What to Do About TMD
The jaw is one of the most essential components of the human body. It is composed of several bones and muscles, including two joints that connect it to the rest of the skull. It is constantly in motion and forms a necessary part of basic activities like eating, chewing, and speaking. Unfortunately, there are many disorders and conditions that can affect how well the jaw functions, particularly at the temporomandibular joint or TMJ. These conditions are called temporomandibular disorders (TMD), and often require professional treatment.
Temporomandibular Disorders (TMD)
A surprising number of the population suffers from some form of TMD. Disorders are the most common among older members of the population, as well as people who have other complicating conditions like teeth grinding or clenching. TMD can cause damage to the joint and the surrounding muscles when left untreated and have a variety of symptoms, including:
- Popping and cracking sounds around the joint
- Trouble opening or closing the mouth
- Temporary facial paralysis
- The jaw becoming stuck in one position
- Pain and swelling around the joint
Temporomandibular disorders can be diagnosed by medical physicians by require treatment by dental professionals who undergo years of education to become experts on the jaw.
What Causes TMD?
There is no single cause for TMD. Any individual can develop a problem with the temporomandibular joint, but the disorders are the most commonly caused by:
- Grinding or clenching the teeth (bruxism)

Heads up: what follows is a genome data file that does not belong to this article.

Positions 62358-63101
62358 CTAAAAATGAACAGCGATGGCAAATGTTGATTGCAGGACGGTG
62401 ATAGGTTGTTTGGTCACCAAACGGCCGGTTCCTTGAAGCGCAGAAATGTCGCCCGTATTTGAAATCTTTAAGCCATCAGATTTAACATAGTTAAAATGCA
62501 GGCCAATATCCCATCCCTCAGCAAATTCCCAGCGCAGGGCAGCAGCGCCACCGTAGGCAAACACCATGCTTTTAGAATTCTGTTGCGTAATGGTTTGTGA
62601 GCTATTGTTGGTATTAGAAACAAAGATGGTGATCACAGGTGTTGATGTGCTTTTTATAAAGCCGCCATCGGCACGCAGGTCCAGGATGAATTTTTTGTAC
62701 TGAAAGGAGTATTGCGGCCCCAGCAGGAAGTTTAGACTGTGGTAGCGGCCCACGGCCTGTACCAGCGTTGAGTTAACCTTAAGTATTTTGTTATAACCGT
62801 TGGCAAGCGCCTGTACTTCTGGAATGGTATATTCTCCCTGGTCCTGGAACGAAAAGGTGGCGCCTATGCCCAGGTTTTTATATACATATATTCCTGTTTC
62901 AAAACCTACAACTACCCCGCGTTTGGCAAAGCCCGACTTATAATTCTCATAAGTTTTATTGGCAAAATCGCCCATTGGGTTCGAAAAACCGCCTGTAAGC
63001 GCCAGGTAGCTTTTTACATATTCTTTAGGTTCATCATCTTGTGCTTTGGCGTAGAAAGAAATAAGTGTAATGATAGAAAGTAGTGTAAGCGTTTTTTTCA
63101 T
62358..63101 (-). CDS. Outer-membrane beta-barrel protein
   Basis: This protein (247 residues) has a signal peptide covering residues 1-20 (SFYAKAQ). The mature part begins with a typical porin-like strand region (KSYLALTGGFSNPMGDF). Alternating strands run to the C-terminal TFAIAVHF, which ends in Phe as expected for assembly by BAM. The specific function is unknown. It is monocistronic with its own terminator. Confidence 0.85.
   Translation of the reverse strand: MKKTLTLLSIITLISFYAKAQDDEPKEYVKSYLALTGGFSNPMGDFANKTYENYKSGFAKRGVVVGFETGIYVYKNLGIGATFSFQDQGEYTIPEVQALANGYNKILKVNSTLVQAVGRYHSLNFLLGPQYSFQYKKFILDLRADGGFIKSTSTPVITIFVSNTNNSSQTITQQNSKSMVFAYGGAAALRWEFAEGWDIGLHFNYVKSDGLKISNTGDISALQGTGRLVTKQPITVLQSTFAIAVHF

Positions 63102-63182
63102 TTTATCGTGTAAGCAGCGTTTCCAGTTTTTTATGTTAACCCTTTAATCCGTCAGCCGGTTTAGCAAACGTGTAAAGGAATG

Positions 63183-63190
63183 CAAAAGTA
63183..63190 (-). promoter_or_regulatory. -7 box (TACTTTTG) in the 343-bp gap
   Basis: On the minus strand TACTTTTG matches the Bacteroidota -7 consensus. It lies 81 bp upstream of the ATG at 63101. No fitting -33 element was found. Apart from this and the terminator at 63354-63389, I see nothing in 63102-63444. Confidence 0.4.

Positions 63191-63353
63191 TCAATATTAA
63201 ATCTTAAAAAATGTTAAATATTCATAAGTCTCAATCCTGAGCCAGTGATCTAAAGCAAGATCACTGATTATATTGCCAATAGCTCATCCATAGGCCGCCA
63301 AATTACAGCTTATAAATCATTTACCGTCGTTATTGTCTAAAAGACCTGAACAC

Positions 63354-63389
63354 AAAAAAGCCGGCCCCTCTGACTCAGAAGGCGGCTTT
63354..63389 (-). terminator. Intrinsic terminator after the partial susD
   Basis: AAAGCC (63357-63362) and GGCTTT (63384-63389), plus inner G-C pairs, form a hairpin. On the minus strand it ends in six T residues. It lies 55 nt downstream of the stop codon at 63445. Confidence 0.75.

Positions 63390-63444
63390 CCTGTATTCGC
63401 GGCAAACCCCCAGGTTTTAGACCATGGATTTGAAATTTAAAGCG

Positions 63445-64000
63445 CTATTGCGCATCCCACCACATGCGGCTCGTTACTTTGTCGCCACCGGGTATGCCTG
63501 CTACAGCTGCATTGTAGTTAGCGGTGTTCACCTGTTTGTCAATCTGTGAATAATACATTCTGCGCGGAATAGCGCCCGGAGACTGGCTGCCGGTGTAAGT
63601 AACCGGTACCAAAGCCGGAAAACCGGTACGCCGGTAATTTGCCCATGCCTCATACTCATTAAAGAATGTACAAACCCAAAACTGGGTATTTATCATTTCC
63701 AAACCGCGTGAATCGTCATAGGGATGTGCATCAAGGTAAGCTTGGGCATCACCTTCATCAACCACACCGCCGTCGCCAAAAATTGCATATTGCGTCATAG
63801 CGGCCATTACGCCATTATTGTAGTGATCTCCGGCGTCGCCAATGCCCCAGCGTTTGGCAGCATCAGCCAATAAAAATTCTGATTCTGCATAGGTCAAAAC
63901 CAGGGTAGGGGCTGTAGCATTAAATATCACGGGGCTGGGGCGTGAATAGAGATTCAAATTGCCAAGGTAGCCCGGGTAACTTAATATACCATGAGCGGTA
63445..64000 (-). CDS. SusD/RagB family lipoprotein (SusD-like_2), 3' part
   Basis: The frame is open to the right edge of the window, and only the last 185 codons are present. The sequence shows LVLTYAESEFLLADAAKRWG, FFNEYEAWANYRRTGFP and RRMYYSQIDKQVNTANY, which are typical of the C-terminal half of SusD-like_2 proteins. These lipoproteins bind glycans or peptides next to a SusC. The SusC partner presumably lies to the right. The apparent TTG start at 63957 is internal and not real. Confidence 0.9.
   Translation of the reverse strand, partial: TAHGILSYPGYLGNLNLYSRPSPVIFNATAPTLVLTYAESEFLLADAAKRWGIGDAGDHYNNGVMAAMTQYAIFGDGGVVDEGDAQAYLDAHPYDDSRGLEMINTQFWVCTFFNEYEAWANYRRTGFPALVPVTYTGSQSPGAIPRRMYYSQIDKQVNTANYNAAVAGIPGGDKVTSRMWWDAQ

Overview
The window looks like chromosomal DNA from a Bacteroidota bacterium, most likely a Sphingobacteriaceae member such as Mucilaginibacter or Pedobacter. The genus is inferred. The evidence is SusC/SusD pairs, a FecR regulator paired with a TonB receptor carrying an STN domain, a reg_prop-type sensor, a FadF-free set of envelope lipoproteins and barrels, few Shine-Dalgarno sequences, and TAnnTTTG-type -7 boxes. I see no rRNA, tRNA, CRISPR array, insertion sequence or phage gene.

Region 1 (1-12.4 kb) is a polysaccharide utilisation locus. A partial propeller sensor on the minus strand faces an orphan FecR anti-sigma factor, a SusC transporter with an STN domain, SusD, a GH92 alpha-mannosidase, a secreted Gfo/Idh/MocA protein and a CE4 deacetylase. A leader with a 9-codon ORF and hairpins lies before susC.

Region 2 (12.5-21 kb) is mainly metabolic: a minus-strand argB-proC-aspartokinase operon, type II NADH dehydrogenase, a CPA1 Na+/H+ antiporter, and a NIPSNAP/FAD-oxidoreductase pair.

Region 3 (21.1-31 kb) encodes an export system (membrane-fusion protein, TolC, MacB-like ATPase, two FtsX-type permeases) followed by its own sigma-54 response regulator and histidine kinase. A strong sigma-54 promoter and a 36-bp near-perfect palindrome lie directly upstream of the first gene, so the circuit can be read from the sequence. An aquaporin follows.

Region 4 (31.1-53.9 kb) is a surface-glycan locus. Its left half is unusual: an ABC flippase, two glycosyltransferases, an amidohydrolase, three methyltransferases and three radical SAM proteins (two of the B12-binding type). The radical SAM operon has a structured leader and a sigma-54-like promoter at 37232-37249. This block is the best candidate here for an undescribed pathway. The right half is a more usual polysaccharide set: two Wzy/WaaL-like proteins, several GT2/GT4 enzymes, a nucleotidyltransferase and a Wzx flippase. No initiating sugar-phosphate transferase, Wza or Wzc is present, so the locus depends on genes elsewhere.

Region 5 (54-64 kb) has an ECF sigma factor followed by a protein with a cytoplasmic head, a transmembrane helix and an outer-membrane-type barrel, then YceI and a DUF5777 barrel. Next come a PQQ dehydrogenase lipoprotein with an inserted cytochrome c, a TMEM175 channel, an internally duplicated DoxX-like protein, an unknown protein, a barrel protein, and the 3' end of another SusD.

- Stress that tightens the muscles around the jaw
- Osteoarthritis or rheumatoid arthritis
- Jaw dislocation that moves the ball of the joint out of its socket
As one can see, issues with the jaw are frequently seen among people who suffer a physical injury or who have a tendency to put extra stress on the facial joints. If you experience pain beneath your ear where the jaw meets the skull, then you should see your dentist about potential TMD.
Dentists are capable of treating TMD in a variety of ways depending on the root cause of the condition. If someone has pain caused by grinding or clenching their teeth on a regular basis, then behavioral therapy might be the solution. The patient will need to undergo regular training to stop themselves from clenching and grinding, even unconsciously.
If a patient has arthritis or a damaged muscle around the joint, then the dentist might recommend surgery or steroid shots to relax the muscles. Some dentists also utilize Botox injections to stop the muscle from contracting and causing pain.
Finally, a dentist might recommend wearing a dental appliance while sleeping to relocate the jaws and help them adjust to a more comfortable position. This appliance therapy tends to be reserved for individuals who have damaged the ball and socket joint.
Contact Golf Links Dental in Ancaster
Although TMD can be painful, the disorders can be treated with customized healthcare plans offered by a professional dentist. Anyone experiencing pain, popping, swelling, or other symptoms under their ear where the joint is should consider seeking professional advice and treatment.